Sexual assault in Calgary has gained greater awareness in recent years because of the public cases discussed online.
Cases such as the Larry Nassar sentencing, and the rise of the #metoo and #timesup movements online have been focusing public attention on the issue, and the plight of victims of sexual assault and harrassment.
Calgary Communities Against Sexual Abuse (CCASA) provides crisis support and education for sexual abuse and assault.
The head of CCASA, Danielle Aubry, told Global News Calgary in late February that the centre has never been busier, and that requests for sexual assault counselling are taking up to nine months to handle.
CCASA worker Tyler Knee said, “historically, what we see is people come forward when they feel there is a safe space, which has been created by all of the various campaigns and awareness about sexual assault and abuse.”
Knee can’t tell if there is a direct connection between the cases and the number of people coming forward.
But CCASA does see an increase in local calls when a social media campaign like #ibelieveyou, #metoo, or #timesup goes viral.
Knee sees the 2014 to 2015 case involving Jian Ghomeshi, a Toronto musician and radio broadcaster, was a kind of “starting point” for sexual assault awareness in Canada.
Ghomeshi was acquitted on sexual assault charges in early 2016.
But despite that outcome, CCASA saw a drastic increase in complaint calls.
“Support line numbers for us and province-wide are a decent gauge,” said Knee.
However, Cari Ionson, the sexual violence response and awareness co-ordinator for Mount Royal University, said raising awareness and eliminating barriers is the best they can do.
“Post-secondary schools really need to make it easier to come forward to talk about sexual assault,” she said.
Healing and justice are the two reasons students would come to the sexual assault centre on the MRU campus.
Giving people the opportunity to “readily identify” their sexual assault experience is what Ionson focuses on.
Ionson said usually assault happens with someone the victim knows and trusts, which makes it harder for that victim to make a complaint.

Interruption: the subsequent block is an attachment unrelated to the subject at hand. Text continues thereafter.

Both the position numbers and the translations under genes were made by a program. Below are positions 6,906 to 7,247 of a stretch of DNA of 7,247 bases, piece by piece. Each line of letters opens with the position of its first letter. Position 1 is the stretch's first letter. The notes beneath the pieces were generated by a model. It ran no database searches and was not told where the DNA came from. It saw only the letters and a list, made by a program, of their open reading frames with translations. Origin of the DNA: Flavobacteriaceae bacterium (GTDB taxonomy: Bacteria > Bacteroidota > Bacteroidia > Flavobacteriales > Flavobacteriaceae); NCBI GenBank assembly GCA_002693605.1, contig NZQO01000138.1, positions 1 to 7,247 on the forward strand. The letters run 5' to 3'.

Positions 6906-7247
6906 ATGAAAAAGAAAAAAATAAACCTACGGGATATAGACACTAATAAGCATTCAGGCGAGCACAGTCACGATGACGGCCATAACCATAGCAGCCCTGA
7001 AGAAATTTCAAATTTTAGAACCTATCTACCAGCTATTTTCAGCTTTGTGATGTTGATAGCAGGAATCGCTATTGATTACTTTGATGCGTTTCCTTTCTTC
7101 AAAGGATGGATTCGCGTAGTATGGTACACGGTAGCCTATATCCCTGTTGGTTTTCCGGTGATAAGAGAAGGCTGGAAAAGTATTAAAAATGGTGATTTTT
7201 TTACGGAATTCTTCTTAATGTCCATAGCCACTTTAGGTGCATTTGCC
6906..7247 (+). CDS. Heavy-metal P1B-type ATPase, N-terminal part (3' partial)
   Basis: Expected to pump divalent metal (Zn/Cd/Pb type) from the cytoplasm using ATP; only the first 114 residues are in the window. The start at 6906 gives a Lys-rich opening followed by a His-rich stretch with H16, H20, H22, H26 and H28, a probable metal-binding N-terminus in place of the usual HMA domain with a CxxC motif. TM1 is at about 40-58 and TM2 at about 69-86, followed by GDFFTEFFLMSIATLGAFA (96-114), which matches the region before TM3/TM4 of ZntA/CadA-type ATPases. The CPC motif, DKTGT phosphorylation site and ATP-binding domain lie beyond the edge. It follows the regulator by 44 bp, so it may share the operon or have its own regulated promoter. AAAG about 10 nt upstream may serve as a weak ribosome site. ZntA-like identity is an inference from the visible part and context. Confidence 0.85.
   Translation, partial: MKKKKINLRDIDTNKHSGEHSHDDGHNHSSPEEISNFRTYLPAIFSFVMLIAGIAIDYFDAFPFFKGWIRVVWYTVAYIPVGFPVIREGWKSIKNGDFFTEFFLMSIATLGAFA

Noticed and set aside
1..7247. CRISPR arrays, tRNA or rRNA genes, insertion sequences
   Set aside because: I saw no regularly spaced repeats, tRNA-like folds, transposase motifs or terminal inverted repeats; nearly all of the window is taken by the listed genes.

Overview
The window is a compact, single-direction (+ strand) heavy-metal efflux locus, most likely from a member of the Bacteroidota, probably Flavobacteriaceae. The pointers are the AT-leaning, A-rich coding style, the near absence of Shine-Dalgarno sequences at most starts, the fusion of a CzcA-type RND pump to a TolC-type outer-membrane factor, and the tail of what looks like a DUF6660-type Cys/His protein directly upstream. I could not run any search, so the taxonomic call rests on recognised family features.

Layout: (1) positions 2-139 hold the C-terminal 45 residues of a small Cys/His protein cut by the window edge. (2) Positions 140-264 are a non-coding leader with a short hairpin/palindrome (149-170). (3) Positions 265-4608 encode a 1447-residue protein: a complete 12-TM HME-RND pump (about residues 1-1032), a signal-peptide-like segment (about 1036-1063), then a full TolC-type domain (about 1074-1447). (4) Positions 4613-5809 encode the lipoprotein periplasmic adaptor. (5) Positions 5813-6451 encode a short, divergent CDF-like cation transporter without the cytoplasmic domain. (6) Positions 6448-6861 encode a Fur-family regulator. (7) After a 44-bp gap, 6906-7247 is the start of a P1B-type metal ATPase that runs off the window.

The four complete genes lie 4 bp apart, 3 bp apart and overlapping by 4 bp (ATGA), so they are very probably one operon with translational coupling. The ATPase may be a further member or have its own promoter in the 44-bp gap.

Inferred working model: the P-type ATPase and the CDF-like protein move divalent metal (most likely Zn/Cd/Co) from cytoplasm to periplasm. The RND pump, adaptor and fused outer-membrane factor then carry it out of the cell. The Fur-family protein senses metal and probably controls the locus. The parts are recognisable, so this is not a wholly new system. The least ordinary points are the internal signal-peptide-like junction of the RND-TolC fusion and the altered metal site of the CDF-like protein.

They need to “find a language to discuss sexual assault with.”
When social media campaigns such as #metoo come out, victims can find it “tough to see online,” and are sometimes warned to take a break from social media until the coverage is over.
Ionson said there is a “stronger necessity to have content warnings,” although it can be helpful to know you are not alone.
“We still have a lot of work to do with taking off the stigma,” said Ionson.
But it’s not just stigma that affects the victim: It’s one’s self, friends and community, as well.
The University of Calgary has seen how the community can affect individual people.
The women’s centre on the U of C campus started a group called Our Voices in winter 2016, which “creates a culture of consent through activism.”
“We are entering a time of deep connection and destigmatization of sexual violence,” said Ashley Morrison in the Our Voices, Winter 2016 report, with her piece, “Creating a Culture of Consent Through Activism.
In the same piece, Morrison indicates that post-secondary campuses across Canada are “renewing their commitment to ensuring students, especially those at a high risk for sexual assault and harassment, are safe.”
Recent events have put a “spotlight” on sexual assault and harassment, according to the U of C Women’s Resource Centre.
The centre has noticed that people are no longer staying silent and are using online tools such as Twitter, Tumblr and other social media platforms to show support, encourage strength and pressure institutions to take a strong stance on sexual violence with hashtags like #rapecultureiswhen and #everydaysexism.
Similarly, U of C has a Consent Awareness and Sexual Education club (CASE), which is in its third year. Traditional student groups like this one are still predominant in addition to the online support Calgary is seeing.